Leave it to James DeMonaco to make it a linguistic chore to talk about The First Purge. No, I don’t mean the first Purge film, it’s literally The First Purge – a prequel story to the series that explores the makings of this yearly national holiday and the political reasons behind the NFFA’s encouragement of violence. DeMonaco pushes the home invasion violence of the original away in favor of an action-packed conversation piece about systemic racism in government, with a primarily all-black cast and a person of color in the director’s chair: Gerard McMurray. This inevitably makes a statement, but the Purge’s tradition is even more repulsive.
The First Purge follows a group of people living on Staten Island as they attempt to survive the experimental initial Purge, itself designed to ensure that the cathartic violence will be seen and accepted by the rest of the public due to its success. The residents are offered $5000 just to stay through the Purge, and if they participate – wearing camera lens contacts that give everyone’s eyes an eerie blue glow – they’ll be reimbursed even more if they survive. That’s the key word, though, because the NFFA has rigged the outcome with mercenaries who storm Staten Island murdering everyone in their way, wearing some culturally taboo garb.
The premise is quite interesting, especially as McMurray explores the lives of those whom the NFFA considers “low income.” This includes Nya (Lex Scott Davis) and her brother Isaiah (Joivan Wade) living in a crappy apartment complex and Dmitri (Y’lan Noel), who has made a name for himself as a big-time gangbanger. McMurray makes it a point to start The First Purge before the inevitable shit hits the fan in order to characterize and juxtapose these players; Nya, having dated Dmitri before, has gotten out of that rough violent lifestyle, while her brother is getting wrapped up in it. Dmitri doesn’t trust the Purge simply because the regular public is unpredictable when it comes to violence, a lifestyle to which he has become quite accustomed. McMurray’s goal is to navigate the two territories to show how a life of violence isn’t the end goal, but pacifism and equality for all.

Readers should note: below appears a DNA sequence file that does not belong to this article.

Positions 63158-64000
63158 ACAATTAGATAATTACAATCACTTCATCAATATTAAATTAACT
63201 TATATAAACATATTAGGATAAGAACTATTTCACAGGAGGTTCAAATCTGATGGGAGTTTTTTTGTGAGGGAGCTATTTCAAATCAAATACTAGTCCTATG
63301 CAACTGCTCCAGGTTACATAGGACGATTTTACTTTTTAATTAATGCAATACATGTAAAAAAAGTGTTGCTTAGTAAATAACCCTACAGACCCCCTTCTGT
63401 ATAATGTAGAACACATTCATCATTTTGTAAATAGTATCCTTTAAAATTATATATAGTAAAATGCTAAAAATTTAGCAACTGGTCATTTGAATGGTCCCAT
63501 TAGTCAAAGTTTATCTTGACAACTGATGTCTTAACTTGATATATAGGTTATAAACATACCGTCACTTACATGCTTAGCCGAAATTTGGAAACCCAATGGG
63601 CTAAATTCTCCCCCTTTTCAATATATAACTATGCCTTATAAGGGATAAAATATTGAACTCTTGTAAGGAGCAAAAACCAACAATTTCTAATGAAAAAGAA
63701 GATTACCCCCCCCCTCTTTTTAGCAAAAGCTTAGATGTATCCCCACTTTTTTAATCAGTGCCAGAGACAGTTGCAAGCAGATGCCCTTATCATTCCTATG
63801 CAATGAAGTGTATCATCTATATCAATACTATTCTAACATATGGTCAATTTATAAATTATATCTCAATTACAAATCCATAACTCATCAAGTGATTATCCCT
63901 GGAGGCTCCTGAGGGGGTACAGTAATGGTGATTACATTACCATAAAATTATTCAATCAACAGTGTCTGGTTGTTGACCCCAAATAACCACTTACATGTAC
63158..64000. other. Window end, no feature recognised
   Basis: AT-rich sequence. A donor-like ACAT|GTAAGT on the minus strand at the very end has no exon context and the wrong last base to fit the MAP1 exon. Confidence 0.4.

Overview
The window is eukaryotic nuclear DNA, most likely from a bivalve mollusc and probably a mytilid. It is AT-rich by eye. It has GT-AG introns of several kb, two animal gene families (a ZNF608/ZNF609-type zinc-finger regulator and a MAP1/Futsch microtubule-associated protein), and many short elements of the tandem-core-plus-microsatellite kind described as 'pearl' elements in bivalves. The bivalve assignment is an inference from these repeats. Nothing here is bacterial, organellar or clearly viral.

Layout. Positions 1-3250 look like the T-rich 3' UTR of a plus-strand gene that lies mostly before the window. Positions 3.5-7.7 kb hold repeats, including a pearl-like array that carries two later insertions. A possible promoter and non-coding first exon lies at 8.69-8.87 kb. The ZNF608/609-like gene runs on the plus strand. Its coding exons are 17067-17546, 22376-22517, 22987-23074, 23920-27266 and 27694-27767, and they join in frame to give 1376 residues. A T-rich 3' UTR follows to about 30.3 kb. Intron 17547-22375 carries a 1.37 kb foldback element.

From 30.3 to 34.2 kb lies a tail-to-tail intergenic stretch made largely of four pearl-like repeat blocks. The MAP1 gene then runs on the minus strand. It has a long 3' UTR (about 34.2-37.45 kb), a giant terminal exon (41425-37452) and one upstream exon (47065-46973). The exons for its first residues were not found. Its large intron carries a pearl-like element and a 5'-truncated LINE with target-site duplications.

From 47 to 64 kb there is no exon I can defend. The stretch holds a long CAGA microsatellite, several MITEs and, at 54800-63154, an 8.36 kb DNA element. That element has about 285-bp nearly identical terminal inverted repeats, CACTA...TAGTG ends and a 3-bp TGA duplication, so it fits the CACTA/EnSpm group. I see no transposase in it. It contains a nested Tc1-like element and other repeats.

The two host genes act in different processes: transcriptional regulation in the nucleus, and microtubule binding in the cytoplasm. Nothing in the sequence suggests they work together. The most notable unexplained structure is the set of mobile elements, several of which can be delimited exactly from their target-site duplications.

All of that comes, of course, with some gruesome violence at the hands of people who revel in the Purge’s legality. Skeletor (Rotimi Paul) in particular is the main perpetrator, an unhinged guy who isn’t practicing catharsis so much as taking advantage of a near-apocalyptic situation. And even when the residents of Staten Island tend to loot instead of maim, the government has a plan to ensure that the Purge is a success by taking out the trash, mostly with white men dressed as Klan members or blackface masks.
The First Purge is a chillingly realistic depiction of what could happen given the current political trajectory, but its main issue is that it’s a bit too blunt for its own good. It also loses its reality in ridiculous action sequences including Dmitri taking down a group of heavily-armed mercenaries single-handedly. If McMurray could have toned down the explicit themes a bit, the film might have been a bit more succcessful; as is, its too cheeky for its own good. It doesn’t take away from the power behind the message, but the message itself is watered down and far too obvious.
Still, this is a fun and violent film with a lot to say, and fans of the Purge series should find more of the things they love here. Its leading actors are solid and there are a number of eerie scenes thanks to the glowing contact lenses. It’s just too bad that the ideas are so bluntly stated; if they were less explicit, viewers would have been more open to the politics behind the plot.
Universal Studios has released The First Purge as a Blu-ray/DVD/digital combo pack, as is the norm now. The Blu-ray image looks crisp and clear with no issues, and the audio tracks offered are quite robust including a DTS:X English, DTS-HD 7.1, and Spanish and French DTS-HD 5.1 options. Also included are English, Spanish, and French subtitles, and also an English track that describes certain scenes for the deaf and hard-of-hearing.
Extras are somewhat slim but included are three very short featurettes with interviews with cast and crew about the making of the film, the special effects, and the masks in the film. Altogether these total about 15 minutes. There’s also a minute and a half deleted scene that would have changed some of the events in the film had it been left in.
This is a fairly good Blu-ray for people looking to own The First Purge for home viewing; just don’t expect a lot of bonus content.
The First Purge is a fairly good film but its themes are too outspoken for its own good and realism falters towards the end of the movie. Universal Studios' Blu-ray is great but don't expect a lot of bonus content.
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